I've been having terrible headaches, and my doctor told me to cut out alcohol and caffeine. But did that stop me from carrying a whole box of wine for other people on our weekend bike tour around Lake Degray? No. No, it did not.
The Arkansas Bicycle Club does a twice-a-year multi-day "Bike Ride Around Arkansas" which they call the "BRAA." So of course, the shorter, easier, weekend versions of this are called "Training BRAAs." Jenny Rainwater did a great job of planning this autumn's three-day tour with fairly low mileages and only a few completely horrible hills. A group of about fifteen of us left from the lodge at DeGray State Park on Saturday morning. The weather was beautiful.
Mandy rode mostly with Bryan and I the first day. We had been just a little concerned about her ability to keep up with the group, since they are all adults, and she is twelve. They are for the most part very experienced and strong cyclists, and this was the first time she'd ever toured with a loaded bike. But were pretty confident that she'd be fine, and we were right. She was.
We took a slight detour so as to eat lunch at a town fair, which was fun and included homemade ice cream.
We camped near the lake, in a nice campground. Since it wasn't a hard day of riding, we had plenty of time to relax. Kathy tried out my hammock while Mandy and I taught Diane to play Bananagrams. There were hula-hooping contests, too, and when Mandy's supper was ready, she picked it up and went to sit with her friends Diane and John and Scott. All of whom are at least four times her age.
On the second day, the weather was just as beautiful. Since we'd ridden toward the back of the group on the day before, I suggested that Mandy might want to start out with the faster riders so that she could fall back a bit if needed and still be with the group. The result? We didn't see her all day. This hadn't been planned, but it turned out that riding with the faster people made her faster. She also decided, apparently, that those people are more interesting than her parents.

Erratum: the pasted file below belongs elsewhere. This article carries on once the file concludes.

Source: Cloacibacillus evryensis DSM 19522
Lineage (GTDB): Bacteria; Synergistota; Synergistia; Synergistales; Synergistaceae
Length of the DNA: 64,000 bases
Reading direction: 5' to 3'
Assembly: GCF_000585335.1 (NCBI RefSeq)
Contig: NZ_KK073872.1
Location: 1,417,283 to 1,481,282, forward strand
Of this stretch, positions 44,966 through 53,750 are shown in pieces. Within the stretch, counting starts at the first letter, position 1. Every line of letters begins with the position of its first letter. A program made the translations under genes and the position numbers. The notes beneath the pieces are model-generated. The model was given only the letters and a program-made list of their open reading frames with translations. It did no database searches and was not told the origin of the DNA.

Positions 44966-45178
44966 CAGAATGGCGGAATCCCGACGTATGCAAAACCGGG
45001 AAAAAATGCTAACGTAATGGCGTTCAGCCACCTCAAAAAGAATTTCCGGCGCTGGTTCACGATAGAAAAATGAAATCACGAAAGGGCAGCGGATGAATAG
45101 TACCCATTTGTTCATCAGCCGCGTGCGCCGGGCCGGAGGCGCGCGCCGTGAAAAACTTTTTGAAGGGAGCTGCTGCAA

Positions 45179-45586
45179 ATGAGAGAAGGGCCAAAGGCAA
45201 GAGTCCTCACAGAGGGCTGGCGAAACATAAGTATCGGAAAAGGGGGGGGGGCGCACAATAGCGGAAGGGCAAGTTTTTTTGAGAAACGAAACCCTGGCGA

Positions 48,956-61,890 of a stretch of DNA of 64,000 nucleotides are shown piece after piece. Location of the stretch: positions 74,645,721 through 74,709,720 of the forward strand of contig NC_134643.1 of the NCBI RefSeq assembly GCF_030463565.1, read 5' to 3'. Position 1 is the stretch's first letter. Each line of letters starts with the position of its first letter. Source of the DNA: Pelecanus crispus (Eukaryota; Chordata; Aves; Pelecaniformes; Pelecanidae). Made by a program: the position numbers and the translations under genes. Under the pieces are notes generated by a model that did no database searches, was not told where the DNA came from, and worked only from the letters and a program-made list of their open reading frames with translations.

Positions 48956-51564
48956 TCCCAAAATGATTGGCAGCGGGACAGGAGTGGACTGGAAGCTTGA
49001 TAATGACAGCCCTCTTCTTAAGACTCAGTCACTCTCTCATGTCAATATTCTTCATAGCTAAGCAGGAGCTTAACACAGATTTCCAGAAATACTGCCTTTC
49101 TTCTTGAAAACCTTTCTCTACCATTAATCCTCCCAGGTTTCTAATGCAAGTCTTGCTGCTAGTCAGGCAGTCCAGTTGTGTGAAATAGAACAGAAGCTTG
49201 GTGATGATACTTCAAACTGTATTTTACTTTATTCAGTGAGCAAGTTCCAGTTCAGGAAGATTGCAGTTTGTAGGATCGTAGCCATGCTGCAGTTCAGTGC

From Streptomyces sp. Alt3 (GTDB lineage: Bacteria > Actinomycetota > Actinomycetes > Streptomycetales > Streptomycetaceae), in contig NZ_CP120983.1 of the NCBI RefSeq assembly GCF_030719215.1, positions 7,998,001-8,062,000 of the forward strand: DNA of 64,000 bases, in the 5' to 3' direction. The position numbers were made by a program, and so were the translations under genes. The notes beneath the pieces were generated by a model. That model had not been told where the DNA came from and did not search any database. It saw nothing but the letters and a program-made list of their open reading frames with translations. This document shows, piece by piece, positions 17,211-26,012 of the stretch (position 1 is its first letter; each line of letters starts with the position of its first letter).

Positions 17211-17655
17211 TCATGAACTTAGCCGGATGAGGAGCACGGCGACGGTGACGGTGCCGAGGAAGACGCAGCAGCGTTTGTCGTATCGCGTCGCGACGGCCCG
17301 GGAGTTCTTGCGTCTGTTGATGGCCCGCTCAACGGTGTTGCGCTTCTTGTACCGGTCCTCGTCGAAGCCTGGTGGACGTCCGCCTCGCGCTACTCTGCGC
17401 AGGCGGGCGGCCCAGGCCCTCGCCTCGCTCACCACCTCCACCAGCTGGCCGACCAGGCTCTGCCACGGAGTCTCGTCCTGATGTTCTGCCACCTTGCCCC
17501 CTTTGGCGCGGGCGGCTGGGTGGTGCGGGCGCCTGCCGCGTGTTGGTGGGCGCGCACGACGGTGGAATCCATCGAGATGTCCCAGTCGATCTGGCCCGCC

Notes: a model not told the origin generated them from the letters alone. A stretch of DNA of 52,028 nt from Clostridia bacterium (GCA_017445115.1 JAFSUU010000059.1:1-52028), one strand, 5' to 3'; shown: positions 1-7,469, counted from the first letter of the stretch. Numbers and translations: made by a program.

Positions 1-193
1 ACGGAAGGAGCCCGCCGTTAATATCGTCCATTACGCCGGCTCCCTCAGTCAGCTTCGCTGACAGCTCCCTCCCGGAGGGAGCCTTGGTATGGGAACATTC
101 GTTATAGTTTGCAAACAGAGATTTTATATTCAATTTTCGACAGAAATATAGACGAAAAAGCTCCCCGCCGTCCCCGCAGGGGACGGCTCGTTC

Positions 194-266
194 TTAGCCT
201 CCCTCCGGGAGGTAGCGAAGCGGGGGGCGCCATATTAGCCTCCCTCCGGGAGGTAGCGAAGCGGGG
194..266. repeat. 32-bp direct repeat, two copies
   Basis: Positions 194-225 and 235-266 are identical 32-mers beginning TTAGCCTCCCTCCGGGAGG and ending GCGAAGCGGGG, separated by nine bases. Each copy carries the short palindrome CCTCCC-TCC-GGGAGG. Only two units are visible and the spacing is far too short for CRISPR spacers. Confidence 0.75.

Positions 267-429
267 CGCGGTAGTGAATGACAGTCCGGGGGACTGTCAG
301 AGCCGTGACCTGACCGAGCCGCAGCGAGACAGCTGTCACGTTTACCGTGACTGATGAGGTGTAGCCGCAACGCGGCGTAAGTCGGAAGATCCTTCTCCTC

About five miles shy of Amity, our lunch stop, I was tiring out. Halfway up a longish hill, I decided that at the top, I'd stop to rest and wait for the two people just behind me. Partway up, a friendly "Hello there!" turned my head, and I waved at another rider. He was clearly a cyclist and I assumed that he was part of our group, though I thought it was odd that he was way off the road near some garage. I pulled off at the top of the hill, as I'd planned, and looked back to see a white-bearded man coming toward me on a bright yellow tadpole trike.
And that's how we met Charles, a charming sort-of-retired cyclist from Fort Worth. He was a daily bike commuter for years, but since hurting his back he's started riding recumbents and now lives in Amity. He rode with us to lunch, where we found Mandy comfortably sitting with another group, having already ordered. Charles found an empty seat at that table and before long he and Mandy were having an animated conversation about recumbent trikes. Does she do this with other twelve year olds? No. No, she does not.
Charles showed us a very nice alternate route out of town, with excellent roads and only a few horrible hills. He stayed with us until our afternoon ice-cream break at a tiny rural post office (open on Sunday, since the gas station is open on Sunday and there isn't a wall inside to separate the two.) Then we said goodbye and he pedaled home.
We got Bryan all set up in a campground for the second night out. It's neat to watch a block of six or eight or ten consecutive campsites all filled up and bustling with activity, with no pickups or SUVs in sight.
Kathy's husband Jerion had been hunting(?) in the area, and she'd made plans for him to stop by to visit on this evening. We'd planned carefully so that Mandy and I (along with our bikes and bags) could hitch a ride home with him. We were at work and school on time Monday morning, and Bryan finished the ride with the group, circling the lake completely to return to their cars at the lodge.